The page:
Rep. Murtha Still Porking From Beyond The Grave

WASHINGTON - OCTOBER 30:  The plaque with Rep. John Murtha (D-PA) name hangs outside his Captiol Hill office October 30, 2009 in Washington, DC. A document from the House of Representatives ethics committee inadvertently placed on a publicly accessible computer network outlined investigations into the activities of Murtha and 29 other lawmakers. The 22-page document, titled 'Committee on Standards Weekly Summary Report,' was discovered on a file-sharing computer server and also outlined investigations by the Office of Congressional Ethics, a quasi-independent body that initiates investigations and provides recommendations to the ethics committee.  (Photo by Chip Somodevilla/Getty Images)

The more things change the more they stay the same:

The former defense-appropriations chief in the House — who famously remarked, “If I’m a little corrupt, it’s because I take care of my district” — passed on in February. His successor, Rep. Mark Critz, gave Murtha an appropriate eulogy earlier this summer, slipping a $10 million earmark into the House version of next year’s defense funding bill to fund construction of a John P. Murtha Center for Public Service at the University of Pittsburgh at Johnstown. If the earmark survives the snail’s-pace process of passing the bill during the current election season — and its prognosis is good — Pennsylvania Governor Ed Rendell has pledged to match the cash with state money.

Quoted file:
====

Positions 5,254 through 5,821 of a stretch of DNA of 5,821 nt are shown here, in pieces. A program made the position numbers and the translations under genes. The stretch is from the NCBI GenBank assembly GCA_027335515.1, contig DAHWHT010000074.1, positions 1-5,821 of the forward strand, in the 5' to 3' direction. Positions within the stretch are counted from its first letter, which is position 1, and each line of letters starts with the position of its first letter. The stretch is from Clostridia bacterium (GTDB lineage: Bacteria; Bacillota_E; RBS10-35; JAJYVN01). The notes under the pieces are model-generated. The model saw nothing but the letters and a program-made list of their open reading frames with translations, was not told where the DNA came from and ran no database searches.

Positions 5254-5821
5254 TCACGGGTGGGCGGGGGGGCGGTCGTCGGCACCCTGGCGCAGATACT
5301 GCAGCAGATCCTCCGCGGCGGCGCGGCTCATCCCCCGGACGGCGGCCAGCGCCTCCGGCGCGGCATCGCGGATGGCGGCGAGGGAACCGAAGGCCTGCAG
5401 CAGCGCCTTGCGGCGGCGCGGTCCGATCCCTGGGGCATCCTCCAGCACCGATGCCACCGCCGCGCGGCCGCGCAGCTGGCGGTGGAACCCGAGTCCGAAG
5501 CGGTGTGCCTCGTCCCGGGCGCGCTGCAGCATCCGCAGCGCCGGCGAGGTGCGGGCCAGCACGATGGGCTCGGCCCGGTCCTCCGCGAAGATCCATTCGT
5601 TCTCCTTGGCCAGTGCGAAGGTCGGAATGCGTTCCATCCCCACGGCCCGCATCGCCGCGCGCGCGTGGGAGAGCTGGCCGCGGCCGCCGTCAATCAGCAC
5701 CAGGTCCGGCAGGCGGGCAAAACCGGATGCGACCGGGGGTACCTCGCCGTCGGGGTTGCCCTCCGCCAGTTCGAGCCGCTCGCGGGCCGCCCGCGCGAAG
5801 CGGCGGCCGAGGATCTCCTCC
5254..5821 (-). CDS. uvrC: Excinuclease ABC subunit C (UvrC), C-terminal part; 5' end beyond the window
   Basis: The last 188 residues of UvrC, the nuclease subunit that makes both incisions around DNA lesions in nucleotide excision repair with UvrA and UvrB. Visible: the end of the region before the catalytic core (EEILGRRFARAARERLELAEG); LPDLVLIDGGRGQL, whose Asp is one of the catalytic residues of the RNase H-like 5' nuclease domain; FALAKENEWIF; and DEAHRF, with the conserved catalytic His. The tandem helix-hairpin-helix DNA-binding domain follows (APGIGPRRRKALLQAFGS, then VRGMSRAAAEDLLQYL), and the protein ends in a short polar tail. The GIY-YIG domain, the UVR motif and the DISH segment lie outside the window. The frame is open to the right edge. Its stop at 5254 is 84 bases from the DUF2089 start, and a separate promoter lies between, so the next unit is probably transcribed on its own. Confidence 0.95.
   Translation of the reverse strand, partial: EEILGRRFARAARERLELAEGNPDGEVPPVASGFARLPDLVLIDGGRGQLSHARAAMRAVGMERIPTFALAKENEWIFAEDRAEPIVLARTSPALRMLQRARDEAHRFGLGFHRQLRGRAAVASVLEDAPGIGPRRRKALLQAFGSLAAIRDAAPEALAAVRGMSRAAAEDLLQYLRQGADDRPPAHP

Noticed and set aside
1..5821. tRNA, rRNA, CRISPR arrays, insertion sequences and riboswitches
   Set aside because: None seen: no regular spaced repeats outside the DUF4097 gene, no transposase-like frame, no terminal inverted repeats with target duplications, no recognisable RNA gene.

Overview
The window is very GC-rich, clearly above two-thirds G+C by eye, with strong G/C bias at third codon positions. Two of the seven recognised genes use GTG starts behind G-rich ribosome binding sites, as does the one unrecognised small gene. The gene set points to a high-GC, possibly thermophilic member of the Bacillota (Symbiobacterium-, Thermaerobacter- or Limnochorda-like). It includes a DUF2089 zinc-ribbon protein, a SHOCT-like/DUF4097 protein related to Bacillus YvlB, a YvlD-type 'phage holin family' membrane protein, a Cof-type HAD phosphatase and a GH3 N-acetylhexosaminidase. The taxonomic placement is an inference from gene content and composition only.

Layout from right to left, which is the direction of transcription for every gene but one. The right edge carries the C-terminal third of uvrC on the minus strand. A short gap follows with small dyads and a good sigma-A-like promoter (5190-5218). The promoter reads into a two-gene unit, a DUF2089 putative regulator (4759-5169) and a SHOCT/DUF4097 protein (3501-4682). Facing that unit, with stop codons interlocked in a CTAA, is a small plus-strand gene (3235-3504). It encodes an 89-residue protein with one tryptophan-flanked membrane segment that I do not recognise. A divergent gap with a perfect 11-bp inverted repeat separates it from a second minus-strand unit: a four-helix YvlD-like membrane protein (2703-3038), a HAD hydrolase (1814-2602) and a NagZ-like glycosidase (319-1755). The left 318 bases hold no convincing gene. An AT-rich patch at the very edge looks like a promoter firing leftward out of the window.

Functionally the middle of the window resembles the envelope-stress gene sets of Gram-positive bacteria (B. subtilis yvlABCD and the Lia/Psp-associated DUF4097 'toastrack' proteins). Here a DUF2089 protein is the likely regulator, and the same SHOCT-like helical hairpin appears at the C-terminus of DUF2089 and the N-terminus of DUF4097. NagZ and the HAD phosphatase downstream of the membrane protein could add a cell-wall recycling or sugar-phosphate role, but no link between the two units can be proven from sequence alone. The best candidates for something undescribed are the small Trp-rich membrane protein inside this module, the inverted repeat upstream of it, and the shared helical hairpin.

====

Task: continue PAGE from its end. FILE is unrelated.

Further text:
According to Critz’s explanation of the project, the 30,000 square-foot Center will primarily serve as a scholarly debating forum for policy issues and a repository for Murtha’s papers. But wait, you ask. How does the Murtha Center relate to the Department of Defense? Oh, it’ll inspire “students and the general public to become active in our communities, the military, and in public service.” See? Military applicability.

What’s worse, this center with its millions in state and federal tax dollars will undoubtedly be used to advance liberal policy agendas.

Rob Port is the editor of SayAnythingBlog.com. In 2011 he was a finalist for the Watch Dog of the Year from the Sam Adams Alliance and winner of the Americans For Prosperity Award for Online Excellence. In 2013 the Washington Post named SAB one of the nation's top state-based political blogs, and named Rob one of the state's best political reporters. He writes a weekly column for several North Dakota newspapers, and also serves as a policy fellow for the North Dakota Policy Council.

Related posts

Top